This time most of the water came down the Fitzroy from the ranges to the west, and the floods were predicted to reach the highest level for sixty years. It didn’t reach that peak in Rockhampton, but once again the city was in clean-up mode for weeks. Once again, calls were made to build a levee to protect the city. Maybe that will happen one day; but in the meantime, the people of Rockhampton will stay prepared.

This is a tough old city.

Rockhampton bull Debbie RACQ Helicopter

Burdekin Bridge

 

We drive north through Home Hill, past Inkerman Sugar Mill and up on to the steel framed Burdekin Bridge.

We’ve been across this impressive road and rail bridge, one of the longest multi-span bridges in the country, many times, by both train and car. We’ve looked upstream from the train, across sand flats where the local lads drive doughnuts in the sand and flocks of birds wheel in the air. We’ve driven across in the car, as we’re doing today, hoping not to meet a wide load coming in the opposite direction.

Now, for the first time, I notice that there is a walkway along the eastern, downstream side.

I am fond of infrastructure, Con less so; but he is tolerant of my whims, knowing that they often lead us to interesting places. At the northern end of the bridge, we turn right across the highway and follow a dirt track down to the base of the bridge. A steep set of stairs leads up to the walkway, which extends all the way over the river. Catching my breath after the climb, I stand and look down at the stream below, shining in the sun.

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Looking downstream from the Burdekin Bridge, towards the delta

The Burdekin River bed is a kilometre wide here, not far from the delta. The river drains the second largest catchment in Australia, and its floods are legendary. Today, as is normal in the dry season, the water is meandering across an expanse of sand and sparse vegetation. Below where I’m standing, it’s running through a channel just fifty metres wide. Wooden stumps mark the site of the old rail bridge downstream.

Trains used to cross the river on that low bridge. Old photos show them steaming through shallow floodwaters, the track invisible under them. The road crossing went directly over the sand and across a causeway even lower than the rail bridge. Every wet season, floods would cut both road and rail, leaving North Queensland isolated.

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Steam train crossing the flooded Burdekin River Photo: Burdekin Shire Library Service

In 1945, a wave coming downstream washed an entire freight train off the tracks. Two years later work began at last on the present Burdekin Bridge, one of North Queensland’s most ambitious pieces of infrastructure. Just forty-six metres shorter than the Sydney Harbour Bridge, it took ten years to build, its caissons sinking thirty metres into the delta sands.

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Burdekin Bridge Photo: Burdekin Shire Council website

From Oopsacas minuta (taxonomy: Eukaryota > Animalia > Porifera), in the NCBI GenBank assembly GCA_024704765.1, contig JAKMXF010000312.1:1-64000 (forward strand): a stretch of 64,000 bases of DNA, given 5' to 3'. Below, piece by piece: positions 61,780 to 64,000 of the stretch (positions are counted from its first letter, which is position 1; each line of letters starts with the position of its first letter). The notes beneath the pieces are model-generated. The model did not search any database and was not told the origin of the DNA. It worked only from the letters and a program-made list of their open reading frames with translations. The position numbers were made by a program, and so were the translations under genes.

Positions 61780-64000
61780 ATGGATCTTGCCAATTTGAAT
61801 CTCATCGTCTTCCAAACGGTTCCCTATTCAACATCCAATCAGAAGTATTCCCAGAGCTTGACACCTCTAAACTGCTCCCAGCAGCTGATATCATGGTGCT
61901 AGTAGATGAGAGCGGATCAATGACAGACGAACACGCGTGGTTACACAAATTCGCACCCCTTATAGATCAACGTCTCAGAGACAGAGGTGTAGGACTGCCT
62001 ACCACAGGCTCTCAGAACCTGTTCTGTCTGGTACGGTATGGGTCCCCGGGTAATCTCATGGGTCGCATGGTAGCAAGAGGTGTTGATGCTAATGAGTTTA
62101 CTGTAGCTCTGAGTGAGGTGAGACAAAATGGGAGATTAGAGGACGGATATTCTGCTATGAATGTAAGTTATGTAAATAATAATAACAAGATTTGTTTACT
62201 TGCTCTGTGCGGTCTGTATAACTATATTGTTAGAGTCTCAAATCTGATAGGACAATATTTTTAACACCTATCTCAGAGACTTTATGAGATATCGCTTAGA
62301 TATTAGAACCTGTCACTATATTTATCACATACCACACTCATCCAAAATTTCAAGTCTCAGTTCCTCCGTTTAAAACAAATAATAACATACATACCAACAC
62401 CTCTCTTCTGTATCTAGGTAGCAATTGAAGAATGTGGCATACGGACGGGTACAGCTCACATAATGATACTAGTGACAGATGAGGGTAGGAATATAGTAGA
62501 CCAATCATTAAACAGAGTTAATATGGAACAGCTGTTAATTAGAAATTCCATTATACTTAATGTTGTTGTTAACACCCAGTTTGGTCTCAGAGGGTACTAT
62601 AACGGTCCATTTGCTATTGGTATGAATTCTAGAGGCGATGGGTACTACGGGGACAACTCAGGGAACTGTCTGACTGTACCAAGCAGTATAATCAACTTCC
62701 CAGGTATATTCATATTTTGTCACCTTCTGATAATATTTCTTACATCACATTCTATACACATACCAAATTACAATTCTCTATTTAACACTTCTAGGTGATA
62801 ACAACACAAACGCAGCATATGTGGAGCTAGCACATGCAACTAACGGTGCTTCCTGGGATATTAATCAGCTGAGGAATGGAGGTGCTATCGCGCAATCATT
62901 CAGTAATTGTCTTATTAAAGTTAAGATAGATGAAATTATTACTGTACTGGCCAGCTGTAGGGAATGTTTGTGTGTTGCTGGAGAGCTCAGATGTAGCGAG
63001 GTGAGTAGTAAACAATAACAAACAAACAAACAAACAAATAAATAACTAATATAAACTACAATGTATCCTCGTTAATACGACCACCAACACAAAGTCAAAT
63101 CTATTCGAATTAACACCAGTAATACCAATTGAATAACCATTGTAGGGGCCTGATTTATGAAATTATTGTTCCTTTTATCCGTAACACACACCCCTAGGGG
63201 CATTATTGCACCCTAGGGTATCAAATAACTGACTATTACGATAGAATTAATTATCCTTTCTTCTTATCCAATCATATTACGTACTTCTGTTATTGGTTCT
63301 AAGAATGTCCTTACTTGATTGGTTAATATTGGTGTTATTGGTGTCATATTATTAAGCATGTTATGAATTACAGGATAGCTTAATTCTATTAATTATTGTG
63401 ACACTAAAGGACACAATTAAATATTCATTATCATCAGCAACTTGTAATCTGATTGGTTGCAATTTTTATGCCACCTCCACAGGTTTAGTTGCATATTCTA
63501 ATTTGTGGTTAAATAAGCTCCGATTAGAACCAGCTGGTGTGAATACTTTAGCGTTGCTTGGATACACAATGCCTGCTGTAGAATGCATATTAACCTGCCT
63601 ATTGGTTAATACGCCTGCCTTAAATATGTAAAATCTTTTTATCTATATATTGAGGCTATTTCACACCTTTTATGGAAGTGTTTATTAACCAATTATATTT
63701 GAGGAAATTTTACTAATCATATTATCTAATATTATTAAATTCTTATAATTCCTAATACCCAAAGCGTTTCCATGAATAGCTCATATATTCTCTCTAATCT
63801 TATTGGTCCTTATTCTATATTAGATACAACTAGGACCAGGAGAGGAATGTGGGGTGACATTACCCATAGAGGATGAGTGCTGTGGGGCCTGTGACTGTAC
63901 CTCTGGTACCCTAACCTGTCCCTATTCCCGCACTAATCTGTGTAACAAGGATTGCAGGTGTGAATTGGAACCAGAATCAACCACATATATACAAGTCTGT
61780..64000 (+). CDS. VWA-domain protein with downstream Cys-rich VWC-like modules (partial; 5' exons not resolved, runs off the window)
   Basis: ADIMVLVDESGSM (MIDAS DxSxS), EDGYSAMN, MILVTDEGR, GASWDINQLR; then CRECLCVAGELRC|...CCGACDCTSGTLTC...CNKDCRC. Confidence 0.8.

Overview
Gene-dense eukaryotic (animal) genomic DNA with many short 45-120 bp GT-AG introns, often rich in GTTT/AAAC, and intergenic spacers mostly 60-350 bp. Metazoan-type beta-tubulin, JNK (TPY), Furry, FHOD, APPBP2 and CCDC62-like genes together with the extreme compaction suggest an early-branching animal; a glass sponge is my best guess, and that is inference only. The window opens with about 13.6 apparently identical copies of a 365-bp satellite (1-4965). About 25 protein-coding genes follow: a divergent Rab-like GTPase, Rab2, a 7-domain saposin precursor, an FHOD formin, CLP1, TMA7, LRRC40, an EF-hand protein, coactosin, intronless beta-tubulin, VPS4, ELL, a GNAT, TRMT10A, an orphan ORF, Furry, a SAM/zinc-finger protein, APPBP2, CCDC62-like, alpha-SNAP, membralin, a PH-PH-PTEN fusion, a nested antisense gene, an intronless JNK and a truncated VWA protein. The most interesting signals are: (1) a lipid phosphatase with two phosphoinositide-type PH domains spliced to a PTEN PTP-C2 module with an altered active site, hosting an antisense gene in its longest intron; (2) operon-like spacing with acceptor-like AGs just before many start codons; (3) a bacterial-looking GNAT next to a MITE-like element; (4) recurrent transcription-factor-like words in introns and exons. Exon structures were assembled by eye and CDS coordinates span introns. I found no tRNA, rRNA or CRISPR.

By November 1956, when the Olympic Torch Relay came to the Burdekin on its way south, the new bridge still wasn’t completed. It was the beginning of the wet season, and the road crossing was flooded. The Torch and runner crossed the river by train, before dawn, the engine driver blowing his whistle the whole way.

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Old and new: the last Sunlander to cross the old bridge Photo: Burdekin Shire Library Service

Con was a boy in 1957 when the new Burdekin Bridge was opened. It was a huge event for North Queenslanders, and he remembers it.  “Until then, every wet season, North Queensland was cut off by road and rail. When the old bridge was twenty feet under floods, all kinds of food, clothing, newspapers, magazines and produce bound for the far North sat on the south bank of the Burdekin until the water went down.”

It was the magazines that hurt the most.

“I missed out on my boys’ magazines, Champion and Hotspur. They were supposed to come up on the train from Brisbane.

“One year, my mum didn’t get her Women’s Weekly until Easter!”

The Burdekin Bridge carries one set of train lines and two narrow lanes of road traffic. When a long wide load crosses, carrying transportable housing or a steel bucket for the mines, police have to stop the on-coming traffic.

“It’s crazy. They should build another one beside it,” say the locals. “Like they did with the Gateway Bridge in Brisbane. They won’t, though – all the money goes down south.”

That’s an old cry for North Queenslanders, and it’s difficult to disagree.

Even though this high bridge doesn’t flood, many sections of road and railway north and south of here still do, every wet season, in spite of all the improvements made over the years.

Living in North Queensland is never going to be as easy as living in Kenmore or Maroochydore. There, you never have to miss the Women’s Weekly.

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From the train on the Burdekin Bridge, looking upstream at birds, and doughnuts in the sandy riverbed

 

Horror Stretch

Murder.

Travellers shot in their cars or sleeping bags.

Frightening reports in the papers.

In the 1960s and 1970s, Central Queensland place names Funnel Creek, Lotus Creek and Connors River held a weight of menace. Across that decade, several travellers were murdered by strangers when pulled up alongside the Bruce Highway between Marlborough and Sarina. The Marlborough Stretch became known as the Horror Stretch.